Health concerns prompt early trial date for Mladic

The judges at the Yugoslav war crimes tribunal pulled a surprise today: the Mladic trial is scheduled to begin on March 27, 2012, significantly earlier than previously expected. However, presiding judge Alphons Orie also suggested that delays are possible, saying that the opening date is not "written in stone." The defense immediately objected, complaining that ...

Serge Ligtenberg/Getty Images
Serge Ligtenberg/Getty Images
Serge Ligtenberg/Getty Images

The judges at the Yugoslav war crimes tribunal pulled a surprise today: the Mladic trial is scheduled to begin on March 27, 2012, significantly earlier than previously expected. However, presiding judge Alphons Orie also suggested that delays are possible, saying that the opening date is not "written in stone." The defense immediately objected, complaining that they did not have enough time to prepare.

Today's announcement from The Hague reflects the court's concern over the Bosnian Serb military commander's precarious state of health. According to his lawyers, Ratko Mladic suffered three strokes over the last twenty years, and is partially paralyzed on the right side of his body. He has difficulty focusing and is liable to veer off into angry tirades that have little to do with the topic at hand, particularly when he is tired.

The judges at the Yugoslav war crimes tribunal pulled a surprise today: the Mladic trial is scheduled to begin on March 27, 2012, significantly earlier than previously expected. However, presiding judge Alphons Orie also suggested that delays are possible, saying that the opening date is not "written in stone." The defense immediately objected, complaining that they did not have enough time to prepare.

Today’s announcement from The Hague reflects the court’s concern over the Bosnian Serb military commander’s precarious state of health. According to his lawyers, Ratko Mladic suffered three strokes over the last twenty years, and is partially paralyzed on the right side of his body. He has difficulty focusing and is liable to veer off into angry tirades that have little to do with the topic at hand, particularly when he is tired.

In an attempt to secure "a fair and expeditious trial," the court earlier this month accepted a prosecution motion slashing the size of the indictment against him for genocide and other war crimes. He will now be tried for 106 separate incidents, rather than the 196 incidents specified in the original indictment. The court wants to avoid a repetition of the Slobodan Milosevic trial, which dragged on for four years until it was abruptly terminated in March 2006, because of the death of the defendant.

Mladic’s pre-trial appearances suggest that the judges are likely to have considerable difficulty controlling the proceedings. Under pressure from his family, Mladic has agreed not to represent himself, and will be represented by experienced trial lawyers. On the other hand, he has also shown that he is completely unpredictable, and is liable to erupt without warning when he feels that his legal rights have been infringed or his dignity undermined.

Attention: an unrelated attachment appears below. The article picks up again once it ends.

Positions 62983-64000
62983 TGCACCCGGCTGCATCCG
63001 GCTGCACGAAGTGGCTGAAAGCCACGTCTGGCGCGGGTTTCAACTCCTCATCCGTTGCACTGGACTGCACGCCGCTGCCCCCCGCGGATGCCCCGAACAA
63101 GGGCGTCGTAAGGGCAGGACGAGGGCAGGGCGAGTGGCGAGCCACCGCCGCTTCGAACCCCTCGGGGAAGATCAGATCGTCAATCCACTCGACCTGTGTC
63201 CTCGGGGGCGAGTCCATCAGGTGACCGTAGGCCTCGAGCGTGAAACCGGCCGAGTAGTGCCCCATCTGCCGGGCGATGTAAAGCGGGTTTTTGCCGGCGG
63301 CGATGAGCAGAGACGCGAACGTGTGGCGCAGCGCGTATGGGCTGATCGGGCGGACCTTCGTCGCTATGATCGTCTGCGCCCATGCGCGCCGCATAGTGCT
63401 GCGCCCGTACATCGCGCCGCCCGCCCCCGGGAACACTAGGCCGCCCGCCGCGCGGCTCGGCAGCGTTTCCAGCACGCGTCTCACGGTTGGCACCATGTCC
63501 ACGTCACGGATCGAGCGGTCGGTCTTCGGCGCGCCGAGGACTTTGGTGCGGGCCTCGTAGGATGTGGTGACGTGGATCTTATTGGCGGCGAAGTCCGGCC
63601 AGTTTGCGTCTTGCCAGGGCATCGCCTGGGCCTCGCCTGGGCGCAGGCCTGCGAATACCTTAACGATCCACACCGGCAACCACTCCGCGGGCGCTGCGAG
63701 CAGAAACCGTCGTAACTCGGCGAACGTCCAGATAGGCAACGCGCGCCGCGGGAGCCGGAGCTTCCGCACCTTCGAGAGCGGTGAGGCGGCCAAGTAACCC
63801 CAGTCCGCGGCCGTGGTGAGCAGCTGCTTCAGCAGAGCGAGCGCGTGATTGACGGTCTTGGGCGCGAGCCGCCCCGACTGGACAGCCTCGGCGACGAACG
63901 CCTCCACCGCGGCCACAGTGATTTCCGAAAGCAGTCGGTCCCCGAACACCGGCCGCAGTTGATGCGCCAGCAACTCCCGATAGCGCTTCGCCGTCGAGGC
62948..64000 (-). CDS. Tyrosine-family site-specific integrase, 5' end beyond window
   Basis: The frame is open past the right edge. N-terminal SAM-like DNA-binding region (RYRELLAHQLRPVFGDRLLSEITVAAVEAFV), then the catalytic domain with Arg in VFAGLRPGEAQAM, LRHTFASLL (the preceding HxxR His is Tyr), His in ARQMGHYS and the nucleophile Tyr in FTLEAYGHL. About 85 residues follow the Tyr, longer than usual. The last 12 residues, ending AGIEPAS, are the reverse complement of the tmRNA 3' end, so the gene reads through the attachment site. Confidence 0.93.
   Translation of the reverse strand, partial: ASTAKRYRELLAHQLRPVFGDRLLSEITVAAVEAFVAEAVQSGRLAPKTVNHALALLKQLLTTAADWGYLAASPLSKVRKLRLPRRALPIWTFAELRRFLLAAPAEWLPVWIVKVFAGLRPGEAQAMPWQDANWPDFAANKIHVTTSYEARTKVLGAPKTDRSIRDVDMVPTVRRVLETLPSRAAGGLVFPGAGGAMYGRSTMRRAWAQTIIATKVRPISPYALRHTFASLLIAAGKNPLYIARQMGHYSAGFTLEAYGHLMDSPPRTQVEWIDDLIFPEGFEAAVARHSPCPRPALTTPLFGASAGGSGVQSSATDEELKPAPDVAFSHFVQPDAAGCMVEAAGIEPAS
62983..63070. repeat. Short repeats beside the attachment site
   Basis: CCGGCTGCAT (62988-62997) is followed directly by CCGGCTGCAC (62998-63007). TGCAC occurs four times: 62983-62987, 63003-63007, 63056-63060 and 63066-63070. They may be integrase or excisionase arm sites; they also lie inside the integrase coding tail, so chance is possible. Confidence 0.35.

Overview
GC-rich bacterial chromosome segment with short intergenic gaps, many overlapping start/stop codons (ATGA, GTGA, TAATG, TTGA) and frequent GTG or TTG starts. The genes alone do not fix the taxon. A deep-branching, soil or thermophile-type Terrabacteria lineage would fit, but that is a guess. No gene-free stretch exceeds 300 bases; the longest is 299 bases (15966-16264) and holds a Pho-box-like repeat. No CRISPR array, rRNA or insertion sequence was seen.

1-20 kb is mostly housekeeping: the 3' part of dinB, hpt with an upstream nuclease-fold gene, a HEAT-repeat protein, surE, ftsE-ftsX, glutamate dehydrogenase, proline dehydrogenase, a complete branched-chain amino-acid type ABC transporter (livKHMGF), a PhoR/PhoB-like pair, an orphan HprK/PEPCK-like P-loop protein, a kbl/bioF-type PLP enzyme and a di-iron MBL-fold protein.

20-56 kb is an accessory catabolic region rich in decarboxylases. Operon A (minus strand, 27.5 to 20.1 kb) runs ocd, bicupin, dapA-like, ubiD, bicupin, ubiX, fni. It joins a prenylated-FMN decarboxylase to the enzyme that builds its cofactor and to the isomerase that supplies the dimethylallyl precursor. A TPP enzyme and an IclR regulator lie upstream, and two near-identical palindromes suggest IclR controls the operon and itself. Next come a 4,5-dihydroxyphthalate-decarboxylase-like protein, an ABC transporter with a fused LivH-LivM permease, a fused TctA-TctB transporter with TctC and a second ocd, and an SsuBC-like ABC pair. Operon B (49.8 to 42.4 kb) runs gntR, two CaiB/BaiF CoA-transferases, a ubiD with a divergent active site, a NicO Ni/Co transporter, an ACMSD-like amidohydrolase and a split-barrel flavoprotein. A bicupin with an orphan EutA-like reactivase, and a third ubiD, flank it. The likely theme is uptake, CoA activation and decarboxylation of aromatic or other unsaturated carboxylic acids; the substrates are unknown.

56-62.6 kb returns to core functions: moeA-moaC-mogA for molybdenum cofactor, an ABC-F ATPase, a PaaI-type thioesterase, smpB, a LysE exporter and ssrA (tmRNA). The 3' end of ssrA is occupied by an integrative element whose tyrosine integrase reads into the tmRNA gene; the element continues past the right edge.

What Mladic has to say on his own behalf may turn out to be less interesting than the documentary record accumulated by the prosecution, which includes war diaries and tapes of conversations that he secretly recorded with Milosevic and other Serbian leaders. Serbian investigators told me that they seized nearly 100 such tapes while searching Mladic’s apartment in Belgrade, and have turned them over to the prosecution. Much of this material will be revealed for the first time at the trial.

It turns out that the Bosnian Serb general was an archival pack rat. He kept a very detailed record of his own actions and conversations during the five-year war in Bosnia, which will now become a key part of the prosecution case against him.

For his part, Mladic said that he was in no hurry to see his trial begin. "Maybe you’re in a hurry," he told Orie. "I’m not.  For me, time is of no consequence."

Michael Dobbs is a prize-winning foreign correspondent and author. Currently serving as a Goldfarb fellow at the Committee on Conscience of the U.S. Holocaust Memorial Museum, Dobbs is following legal proceedings in The Hague. He has traveled to Srebrenica, Sarajevo and Belgrade, interviewed Mladic’s victims and associates, and is posting documents, video recordings, and intercepted phone calls that shed light on Mladic's personality. Twitter: @michaeldobbs

More from Foreign Policy

A Panzerhaubitze 2000 tank howitzer fires during a mission in Ukraine’s Donetsk region.
A Panzerhaubitze 2000 tank howitzer fires during a mission in Ukraine’s Donetsk region.

Lessons for the Next War

Twelve experts weigh in on how to prevent, deter, and—if necessary—fight the next conflict.

An illustration showing a torn Russian flag and Russian President Vladimir Putin.
An illustration showing a torn Russian flag and Russian President Vladimir Putin.

It’s High Time to Prepare for Russia’s Collapse

Not planning for the possibility of disintegration betrays a dangerous lack of imagination.

An unexploded tail section of a cluster bomb is seen in Ukraine.
An unexploded tail section of a cluster bomb is seen in Ukraine.

Turkey Is Sending Cold War-Era Cluster Bombs to Ukraine

The artillery-fired cluster munitions could be lethal to Russian troops—and Ukrainian civilians.

A joint session of Congress meets to count the Electoral College vote from the 2008 presidential election the House Chamber in the U.S. Capitol  January 8, 2009 in Washington.
A joint session of Congress meets to count the Electoral College vote from the 2008 presidential election the House Chamber in the U.S. Capitol January 8, 2009 in Washington.

Congrats, You’re a Member of Congress. Now Listen Up.

Some brief foreign-policy advice for the newest members of the U.S. legislature.